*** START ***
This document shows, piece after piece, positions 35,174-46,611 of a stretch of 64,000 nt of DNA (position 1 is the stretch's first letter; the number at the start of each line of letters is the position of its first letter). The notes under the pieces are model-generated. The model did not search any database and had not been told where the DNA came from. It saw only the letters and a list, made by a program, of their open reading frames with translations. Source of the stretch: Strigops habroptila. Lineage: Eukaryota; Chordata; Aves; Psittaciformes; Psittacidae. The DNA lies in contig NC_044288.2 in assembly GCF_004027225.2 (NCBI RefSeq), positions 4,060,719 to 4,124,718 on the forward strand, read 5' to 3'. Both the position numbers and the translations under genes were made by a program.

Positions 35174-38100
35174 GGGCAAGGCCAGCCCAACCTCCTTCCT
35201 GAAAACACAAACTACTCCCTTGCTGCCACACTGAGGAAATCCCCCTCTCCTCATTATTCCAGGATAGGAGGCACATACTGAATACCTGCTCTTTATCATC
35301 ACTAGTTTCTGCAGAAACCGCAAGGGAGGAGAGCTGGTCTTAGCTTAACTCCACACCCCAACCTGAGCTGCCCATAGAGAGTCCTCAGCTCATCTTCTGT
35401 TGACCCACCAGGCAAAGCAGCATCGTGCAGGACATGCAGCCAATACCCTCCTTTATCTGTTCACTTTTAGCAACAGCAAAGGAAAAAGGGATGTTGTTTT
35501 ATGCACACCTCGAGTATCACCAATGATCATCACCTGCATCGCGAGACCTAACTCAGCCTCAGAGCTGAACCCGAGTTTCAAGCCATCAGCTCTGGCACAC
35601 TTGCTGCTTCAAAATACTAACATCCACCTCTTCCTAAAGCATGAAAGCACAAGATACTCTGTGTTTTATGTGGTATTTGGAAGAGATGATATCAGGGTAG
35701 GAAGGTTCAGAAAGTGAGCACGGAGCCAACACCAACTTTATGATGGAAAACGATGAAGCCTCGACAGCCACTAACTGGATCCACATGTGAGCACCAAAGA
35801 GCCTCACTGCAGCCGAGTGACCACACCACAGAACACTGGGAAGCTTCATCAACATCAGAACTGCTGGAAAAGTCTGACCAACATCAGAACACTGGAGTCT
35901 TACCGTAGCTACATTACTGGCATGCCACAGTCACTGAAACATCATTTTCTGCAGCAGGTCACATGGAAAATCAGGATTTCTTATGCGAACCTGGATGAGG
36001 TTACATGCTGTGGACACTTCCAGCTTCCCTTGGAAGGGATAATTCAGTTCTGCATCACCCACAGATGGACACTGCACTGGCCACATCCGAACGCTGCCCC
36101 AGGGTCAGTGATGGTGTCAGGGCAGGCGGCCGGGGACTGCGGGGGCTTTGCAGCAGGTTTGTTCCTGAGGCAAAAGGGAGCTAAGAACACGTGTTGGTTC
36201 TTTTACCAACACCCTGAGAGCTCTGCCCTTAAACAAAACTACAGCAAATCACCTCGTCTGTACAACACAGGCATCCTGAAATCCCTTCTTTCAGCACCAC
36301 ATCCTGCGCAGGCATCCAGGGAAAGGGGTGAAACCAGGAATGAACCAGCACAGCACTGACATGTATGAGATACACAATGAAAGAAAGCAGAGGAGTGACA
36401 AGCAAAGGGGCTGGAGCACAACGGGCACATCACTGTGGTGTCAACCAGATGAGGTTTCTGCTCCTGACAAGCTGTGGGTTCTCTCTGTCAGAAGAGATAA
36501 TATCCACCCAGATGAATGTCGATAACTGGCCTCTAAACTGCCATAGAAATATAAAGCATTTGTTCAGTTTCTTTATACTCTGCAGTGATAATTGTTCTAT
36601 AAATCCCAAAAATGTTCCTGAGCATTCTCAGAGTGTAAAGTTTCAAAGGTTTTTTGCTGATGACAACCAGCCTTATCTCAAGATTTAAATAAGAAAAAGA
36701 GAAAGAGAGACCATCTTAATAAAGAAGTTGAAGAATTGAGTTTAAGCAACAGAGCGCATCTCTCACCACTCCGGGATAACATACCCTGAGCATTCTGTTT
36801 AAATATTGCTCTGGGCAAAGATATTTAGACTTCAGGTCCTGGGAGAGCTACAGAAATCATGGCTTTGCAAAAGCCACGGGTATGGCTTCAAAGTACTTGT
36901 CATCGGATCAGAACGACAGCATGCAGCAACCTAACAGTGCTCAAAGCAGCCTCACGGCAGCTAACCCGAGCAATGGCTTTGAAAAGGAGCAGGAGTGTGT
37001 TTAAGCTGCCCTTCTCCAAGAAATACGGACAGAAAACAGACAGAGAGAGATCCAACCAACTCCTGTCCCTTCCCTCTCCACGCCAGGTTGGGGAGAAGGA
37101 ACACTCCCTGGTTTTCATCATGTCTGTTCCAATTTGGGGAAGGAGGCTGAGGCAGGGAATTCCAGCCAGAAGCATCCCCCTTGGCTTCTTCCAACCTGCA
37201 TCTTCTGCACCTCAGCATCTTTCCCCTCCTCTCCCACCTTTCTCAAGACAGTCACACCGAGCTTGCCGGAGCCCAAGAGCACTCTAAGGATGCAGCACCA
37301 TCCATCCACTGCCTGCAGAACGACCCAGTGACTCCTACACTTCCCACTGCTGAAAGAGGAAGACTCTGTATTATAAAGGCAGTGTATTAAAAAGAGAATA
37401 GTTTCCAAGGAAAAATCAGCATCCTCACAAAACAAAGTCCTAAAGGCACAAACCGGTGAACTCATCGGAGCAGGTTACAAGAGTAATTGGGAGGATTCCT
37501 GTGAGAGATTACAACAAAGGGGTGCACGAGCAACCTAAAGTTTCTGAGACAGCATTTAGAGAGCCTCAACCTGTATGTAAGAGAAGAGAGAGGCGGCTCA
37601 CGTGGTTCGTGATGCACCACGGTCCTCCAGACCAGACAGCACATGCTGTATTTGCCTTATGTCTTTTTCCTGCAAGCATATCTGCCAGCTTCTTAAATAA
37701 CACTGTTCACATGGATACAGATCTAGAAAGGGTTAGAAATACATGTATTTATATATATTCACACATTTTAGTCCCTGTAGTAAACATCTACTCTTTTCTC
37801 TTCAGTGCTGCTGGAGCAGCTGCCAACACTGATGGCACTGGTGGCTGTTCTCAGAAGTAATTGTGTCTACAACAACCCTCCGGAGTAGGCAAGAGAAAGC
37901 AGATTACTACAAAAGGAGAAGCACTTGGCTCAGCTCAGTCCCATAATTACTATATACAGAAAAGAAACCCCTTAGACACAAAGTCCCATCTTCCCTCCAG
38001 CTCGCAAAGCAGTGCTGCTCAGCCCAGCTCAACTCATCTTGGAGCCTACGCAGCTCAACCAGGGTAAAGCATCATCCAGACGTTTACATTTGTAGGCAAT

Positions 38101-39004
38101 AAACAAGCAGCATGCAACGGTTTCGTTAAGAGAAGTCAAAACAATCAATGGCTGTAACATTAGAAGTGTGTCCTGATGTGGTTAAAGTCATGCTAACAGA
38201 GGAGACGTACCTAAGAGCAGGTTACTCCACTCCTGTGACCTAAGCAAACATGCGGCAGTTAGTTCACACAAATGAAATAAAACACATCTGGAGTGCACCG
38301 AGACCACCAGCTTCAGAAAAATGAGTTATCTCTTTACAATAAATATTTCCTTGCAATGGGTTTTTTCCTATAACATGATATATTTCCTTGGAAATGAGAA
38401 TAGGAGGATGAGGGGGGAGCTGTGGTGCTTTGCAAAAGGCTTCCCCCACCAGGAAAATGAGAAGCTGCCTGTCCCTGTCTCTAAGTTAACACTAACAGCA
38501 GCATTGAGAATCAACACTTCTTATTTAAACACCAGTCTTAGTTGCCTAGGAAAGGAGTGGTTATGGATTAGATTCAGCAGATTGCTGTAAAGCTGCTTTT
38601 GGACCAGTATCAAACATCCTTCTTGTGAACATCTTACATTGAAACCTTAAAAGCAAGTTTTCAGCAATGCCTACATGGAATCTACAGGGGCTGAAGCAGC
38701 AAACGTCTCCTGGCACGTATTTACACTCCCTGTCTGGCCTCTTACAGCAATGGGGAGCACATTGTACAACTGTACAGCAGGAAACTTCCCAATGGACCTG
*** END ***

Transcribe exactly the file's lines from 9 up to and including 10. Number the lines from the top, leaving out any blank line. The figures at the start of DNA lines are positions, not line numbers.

35701 GAAGGTTCAGAAAGTGAGCACGGAGCCAACACCAACTTTATGATGGAAAACGATGAAGCCTCGACAGCCACTAACTGGATCCACATGTGAGCACCAAAGA
35801 GCCTCACTGCAGCCGAGTGACCACACCACAGAACACTGGGAAGCTTCATCAACATCAGAACTGCTGGAAAAGTCTGACCAACATCAGAACACTGGAGTCT